A German court decided Friday to release a former Red Army Faction terrorist that was involved in a murder of a U.S. soldier in 1985 and a deadly bombing at a U.S. military base.
Birgit Hogefeld's parole request was granted after serving 18 years in prison because of her "positive development," Frankfurt state court said, noting she finished a college degree through distance learning and started to work on a Ph.D.
She was serving a life sentence for her role in the attacks. A 2008 court ruling had found that Hogefeld could only be considered for parole upon completing 18 years of her life sentence in prison given the "severity of the crimes" she committed.
Hogefeld was a member of the leftist Red Army Faction terrorist group, which emerged from German student protests against the Vietnam War.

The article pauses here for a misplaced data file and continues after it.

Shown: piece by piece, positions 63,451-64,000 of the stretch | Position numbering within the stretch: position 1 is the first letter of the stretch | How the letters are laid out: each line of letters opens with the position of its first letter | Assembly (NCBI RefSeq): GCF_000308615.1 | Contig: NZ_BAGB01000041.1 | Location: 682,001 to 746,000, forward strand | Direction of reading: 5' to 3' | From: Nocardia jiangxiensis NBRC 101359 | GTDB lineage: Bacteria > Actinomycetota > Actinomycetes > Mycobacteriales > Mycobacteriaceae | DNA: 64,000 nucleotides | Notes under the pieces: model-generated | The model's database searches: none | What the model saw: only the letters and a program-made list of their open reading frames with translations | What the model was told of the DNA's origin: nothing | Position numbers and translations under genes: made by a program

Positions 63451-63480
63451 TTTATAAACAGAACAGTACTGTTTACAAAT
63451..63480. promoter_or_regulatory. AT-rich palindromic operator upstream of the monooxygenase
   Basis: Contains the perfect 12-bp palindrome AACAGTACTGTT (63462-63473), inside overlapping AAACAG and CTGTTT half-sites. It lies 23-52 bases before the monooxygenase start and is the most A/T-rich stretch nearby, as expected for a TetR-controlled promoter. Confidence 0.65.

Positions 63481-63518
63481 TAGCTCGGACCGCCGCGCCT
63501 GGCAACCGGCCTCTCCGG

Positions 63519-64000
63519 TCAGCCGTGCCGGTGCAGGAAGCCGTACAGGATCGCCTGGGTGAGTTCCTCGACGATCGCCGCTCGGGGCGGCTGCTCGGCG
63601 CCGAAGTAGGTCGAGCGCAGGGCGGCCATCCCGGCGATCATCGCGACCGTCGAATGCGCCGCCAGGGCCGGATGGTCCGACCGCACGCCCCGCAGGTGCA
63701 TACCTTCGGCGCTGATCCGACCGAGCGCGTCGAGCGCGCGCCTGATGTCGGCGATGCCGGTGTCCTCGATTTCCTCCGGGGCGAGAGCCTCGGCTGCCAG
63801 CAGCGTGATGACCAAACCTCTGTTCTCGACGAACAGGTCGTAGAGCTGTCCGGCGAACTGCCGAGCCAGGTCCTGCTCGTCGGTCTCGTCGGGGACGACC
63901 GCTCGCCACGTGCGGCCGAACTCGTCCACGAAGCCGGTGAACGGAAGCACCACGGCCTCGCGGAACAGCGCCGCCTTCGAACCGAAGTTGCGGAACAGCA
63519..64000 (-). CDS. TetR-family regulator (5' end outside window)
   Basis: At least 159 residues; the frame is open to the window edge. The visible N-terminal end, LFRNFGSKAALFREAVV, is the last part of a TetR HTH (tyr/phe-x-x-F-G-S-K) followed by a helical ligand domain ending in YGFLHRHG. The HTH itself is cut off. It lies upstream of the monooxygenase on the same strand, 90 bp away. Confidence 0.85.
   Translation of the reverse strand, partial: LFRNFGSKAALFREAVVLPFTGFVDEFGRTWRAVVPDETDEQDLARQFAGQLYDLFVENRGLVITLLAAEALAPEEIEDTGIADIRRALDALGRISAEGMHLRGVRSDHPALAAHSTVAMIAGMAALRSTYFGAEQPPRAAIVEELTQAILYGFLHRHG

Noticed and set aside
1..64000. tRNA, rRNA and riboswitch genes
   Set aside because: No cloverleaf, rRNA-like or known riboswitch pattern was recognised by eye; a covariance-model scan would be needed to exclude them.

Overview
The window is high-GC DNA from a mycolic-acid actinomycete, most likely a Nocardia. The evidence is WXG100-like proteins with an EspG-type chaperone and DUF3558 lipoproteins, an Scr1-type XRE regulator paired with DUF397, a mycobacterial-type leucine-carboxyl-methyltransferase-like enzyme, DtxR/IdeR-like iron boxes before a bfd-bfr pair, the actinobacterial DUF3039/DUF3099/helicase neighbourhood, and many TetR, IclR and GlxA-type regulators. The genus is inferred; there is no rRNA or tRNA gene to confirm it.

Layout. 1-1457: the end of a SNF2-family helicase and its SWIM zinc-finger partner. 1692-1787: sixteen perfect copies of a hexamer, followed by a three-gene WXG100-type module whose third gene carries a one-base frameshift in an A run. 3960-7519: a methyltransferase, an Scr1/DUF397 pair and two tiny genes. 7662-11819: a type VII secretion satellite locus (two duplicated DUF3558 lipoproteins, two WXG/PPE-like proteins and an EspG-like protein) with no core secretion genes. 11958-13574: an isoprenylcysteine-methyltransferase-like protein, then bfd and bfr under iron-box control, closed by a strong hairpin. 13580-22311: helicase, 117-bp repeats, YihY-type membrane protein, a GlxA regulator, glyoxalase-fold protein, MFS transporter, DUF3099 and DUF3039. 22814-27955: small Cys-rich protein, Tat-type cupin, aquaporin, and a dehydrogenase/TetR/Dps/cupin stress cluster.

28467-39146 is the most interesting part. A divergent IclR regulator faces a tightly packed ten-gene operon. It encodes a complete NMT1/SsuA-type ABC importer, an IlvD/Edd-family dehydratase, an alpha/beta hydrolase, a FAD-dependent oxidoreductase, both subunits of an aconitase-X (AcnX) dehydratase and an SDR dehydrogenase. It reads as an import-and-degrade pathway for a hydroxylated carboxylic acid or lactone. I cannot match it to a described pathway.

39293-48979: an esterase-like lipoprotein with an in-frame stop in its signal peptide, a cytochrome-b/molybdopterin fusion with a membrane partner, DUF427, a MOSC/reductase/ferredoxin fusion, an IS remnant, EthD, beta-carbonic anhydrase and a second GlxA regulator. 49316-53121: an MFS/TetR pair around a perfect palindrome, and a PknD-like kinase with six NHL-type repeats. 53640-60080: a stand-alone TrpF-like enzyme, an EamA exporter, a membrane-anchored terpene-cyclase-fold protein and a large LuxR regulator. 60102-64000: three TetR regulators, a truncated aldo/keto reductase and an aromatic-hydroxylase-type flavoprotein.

The terror group waged a violent, 22-year campaign against what members considered U.S. imperialism and capitalist oppression of workers. It killed 34 people and wounded hundreds of others before declaring itself disbanded in 1998.
In 2007 and 2010, then President Horst Koehler rejected requests for clemency from Hogefeld.
At her 1996 trial, the court found Hogefeld guilty of luring U.S. Army Spc. Edward Pimental of New York City out of a disco near Mainz in 1985 to obtain his military ID. He was later found shot in the head in nearby woods.
The ID card was then used to get a Volkswagen sedan packed with about 530 pounds (240 kilograms) of explosives onto the U.S. Air Force Rhine-Main Air Base as people were arriving for work the next morning.
Airman 1st Class Frank H. Scarton, 19, of Woodhaven, Michigan, and Becky Joe Bristol, a civilian Air Force employee from San Antonio, were killed by the blast and more than 20 others were wounded.
Hogefeld was arrested in 1993 and was later convicted of murder in the deaths of Pimental, Scarton and Bristol.
It wasn't immediately clear when she would be released.